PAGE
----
Flexible sigmoidoscopy enables the physician to look at the inside of the large
intestine from the rectum through the last part of the colon, called the sigmoid
or descending colon. Physicians may use the procedure to find the cause of
diarrhea, abdominal pain, or constipation. They also use it to look for early
signs of cancer in the descending colon and rectum. With flexible sigmoidoscopy,
the physician can see bleeding, inflammation, abnormal growths, and ulcers in
the descending colon and rectum. Flexible sigmoidoscopy is not sufficient to
detect polyps or cancer in the ascending or transverse colon (two-thirds of the
For the procedure, you will lie on your left side on the examining
table. The physician will insert a short, flexible, lighted tube into your
rectum and slowly guide it into your colon. The tube is called a sigmoidoscope.
The scope transmits an image of the inside of the rectum and colon, so the
physician can carefully examine the lining of these organs. The scope also blows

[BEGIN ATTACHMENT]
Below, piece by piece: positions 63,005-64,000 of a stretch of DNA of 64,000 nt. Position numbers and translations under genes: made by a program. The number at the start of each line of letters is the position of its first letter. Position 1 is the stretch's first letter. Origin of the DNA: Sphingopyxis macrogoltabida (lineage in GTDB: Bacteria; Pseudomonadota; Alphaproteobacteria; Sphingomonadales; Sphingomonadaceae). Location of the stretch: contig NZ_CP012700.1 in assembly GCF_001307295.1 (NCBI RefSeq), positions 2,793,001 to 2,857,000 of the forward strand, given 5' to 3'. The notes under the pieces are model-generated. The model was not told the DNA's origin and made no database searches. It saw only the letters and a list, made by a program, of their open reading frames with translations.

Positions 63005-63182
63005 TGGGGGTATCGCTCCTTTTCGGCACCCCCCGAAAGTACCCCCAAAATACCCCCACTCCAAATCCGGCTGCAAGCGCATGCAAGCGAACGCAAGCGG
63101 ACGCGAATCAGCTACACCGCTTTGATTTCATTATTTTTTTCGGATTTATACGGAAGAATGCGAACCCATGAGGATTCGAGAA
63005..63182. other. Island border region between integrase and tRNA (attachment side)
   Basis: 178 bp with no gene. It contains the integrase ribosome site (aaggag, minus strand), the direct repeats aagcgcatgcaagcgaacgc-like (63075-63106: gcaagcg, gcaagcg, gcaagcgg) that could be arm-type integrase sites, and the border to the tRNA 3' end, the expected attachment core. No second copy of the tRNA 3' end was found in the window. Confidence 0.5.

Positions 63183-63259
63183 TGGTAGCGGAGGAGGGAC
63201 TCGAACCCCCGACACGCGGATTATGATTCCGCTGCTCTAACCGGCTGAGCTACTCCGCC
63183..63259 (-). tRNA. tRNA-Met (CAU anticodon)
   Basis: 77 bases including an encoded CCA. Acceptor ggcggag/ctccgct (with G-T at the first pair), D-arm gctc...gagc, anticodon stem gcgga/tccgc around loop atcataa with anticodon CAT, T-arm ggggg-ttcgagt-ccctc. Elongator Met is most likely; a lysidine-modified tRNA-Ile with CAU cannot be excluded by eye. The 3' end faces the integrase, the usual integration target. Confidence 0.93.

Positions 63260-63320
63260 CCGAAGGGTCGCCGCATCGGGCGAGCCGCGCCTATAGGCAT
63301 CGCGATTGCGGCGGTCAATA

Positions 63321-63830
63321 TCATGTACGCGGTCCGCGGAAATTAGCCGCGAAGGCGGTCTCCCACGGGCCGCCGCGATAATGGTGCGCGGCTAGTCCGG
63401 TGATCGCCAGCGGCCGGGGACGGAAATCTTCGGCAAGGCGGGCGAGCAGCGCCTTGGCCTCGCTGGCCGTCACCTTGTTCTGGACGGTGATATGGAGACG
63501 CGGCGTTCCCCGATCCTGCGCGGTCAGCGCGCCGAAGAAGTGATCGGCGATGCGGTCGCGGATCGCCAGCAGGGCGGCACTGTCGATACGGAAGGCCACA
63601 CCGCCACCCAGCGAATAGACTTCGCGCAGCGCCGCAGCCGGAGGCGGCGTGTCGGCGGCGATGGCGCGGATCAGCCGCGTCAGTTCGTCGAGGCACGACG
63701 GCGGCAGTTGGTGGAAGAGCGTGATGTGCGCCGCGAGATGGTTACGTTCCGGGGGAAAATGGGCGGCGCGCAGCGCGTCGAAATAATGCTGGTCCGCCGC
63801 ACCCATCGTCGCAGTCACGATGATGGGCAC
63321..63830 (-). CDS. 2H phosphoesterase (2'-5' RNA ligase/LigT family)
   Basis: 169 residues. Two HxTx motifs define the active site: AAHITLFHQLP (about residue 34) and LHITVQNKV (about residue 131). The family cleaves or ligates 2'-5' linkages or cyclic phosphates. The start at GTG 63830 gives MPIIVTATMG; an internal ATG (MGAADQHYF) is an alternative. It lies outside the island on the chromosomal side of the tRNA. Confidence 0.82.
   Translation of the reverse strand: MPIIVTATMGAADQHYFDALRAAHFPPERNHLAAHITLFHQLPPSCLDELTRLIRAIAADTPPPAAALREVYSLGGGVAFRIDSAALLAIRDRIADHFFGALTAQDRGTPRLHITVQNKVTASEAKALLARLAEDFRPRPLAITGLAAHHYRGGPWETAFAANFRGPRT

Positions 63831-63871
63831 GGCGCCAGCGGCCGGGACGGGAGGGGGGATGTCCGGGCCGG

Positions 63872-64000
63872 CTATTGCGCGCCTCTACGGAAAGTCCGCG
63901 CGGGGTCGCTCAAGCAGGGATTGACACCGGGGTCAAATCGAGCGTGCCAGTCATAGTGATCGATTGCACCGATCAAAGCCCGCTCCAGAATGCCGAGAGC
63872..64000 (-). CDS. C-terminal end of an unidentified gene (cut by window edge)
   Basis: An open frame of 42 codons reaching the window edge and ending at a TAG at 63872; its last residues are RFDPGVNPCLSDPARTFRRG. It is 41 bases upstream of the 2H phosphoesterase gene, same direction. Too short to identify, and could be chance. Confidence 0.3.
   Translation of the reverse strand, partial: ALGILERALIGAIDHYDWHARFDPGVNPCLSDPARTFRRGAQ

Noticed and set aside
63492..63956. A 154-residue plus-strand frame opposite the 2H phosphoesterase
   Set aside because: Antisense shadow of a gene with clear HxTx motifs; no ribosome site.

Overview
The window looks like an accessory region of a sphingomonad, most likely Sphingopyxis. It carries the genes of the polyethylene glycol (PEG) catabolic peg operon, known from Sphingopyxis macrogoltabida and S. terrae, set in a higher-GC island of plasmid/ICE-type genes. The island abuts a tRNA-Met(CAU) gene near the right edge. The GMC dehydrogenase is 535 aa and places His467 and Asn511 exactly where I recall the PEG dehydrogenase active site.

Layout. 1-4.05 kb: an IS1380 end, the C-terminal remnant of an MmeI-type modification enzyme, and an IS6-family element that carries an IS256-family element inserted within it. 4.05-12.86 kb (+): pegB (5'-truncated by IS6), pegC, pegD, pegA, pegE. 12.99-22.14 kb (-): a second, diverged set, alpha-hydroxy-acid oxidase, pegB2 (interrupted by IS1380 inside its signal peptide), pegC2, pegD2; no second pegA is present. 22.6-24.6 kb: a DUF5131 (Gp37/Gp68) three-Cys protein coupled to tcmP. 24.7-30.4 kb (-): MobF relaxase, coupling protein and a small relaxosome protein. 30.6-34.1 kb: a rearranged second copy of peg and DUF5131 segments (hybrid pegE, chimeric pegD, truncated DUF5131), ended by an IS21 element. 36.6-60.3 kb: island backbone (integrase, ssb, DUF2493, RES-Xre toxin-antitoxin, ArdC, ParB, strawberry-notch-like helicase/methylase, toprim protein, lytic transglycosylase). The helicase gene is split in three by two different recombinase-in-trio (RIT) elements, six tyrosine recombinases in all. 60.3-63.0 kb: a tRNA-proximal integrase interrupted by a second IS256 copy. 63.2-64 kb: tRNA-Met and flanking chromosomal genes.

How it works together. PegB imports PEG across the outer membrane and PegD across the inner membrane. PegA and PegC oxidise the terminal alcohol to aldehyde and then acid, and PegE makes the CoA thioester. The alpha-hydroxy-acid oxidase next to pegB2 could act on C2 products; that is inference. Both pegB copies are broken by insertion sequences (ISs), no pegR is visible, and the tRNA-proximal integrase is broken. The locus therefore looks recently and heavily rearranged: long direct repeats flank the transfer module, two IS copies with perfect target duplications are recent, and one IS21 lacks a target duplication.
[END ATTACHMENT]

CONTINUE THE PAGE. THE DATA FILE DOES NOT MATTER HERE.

air into these organs, which inflates them and helps the physician see better.
If anything unusual is in your rectum or colon, like a polyp or inflamed
tissue, the physician can remove a piece of it using instruments inserted into
the scope. The physician will send that piece of tissue (biopsy) to the lab for
Bleeding and puncture of the colon are possible complications of
sigmoidoscopy. However, such complications are uncommon.
Flexible sigmoidoscopy takes 10 to 20 minutes. During the procedure, you
might feel pressure and slight cramping in your lower abdomen. You will feel
better afterward when the air leaves your colon.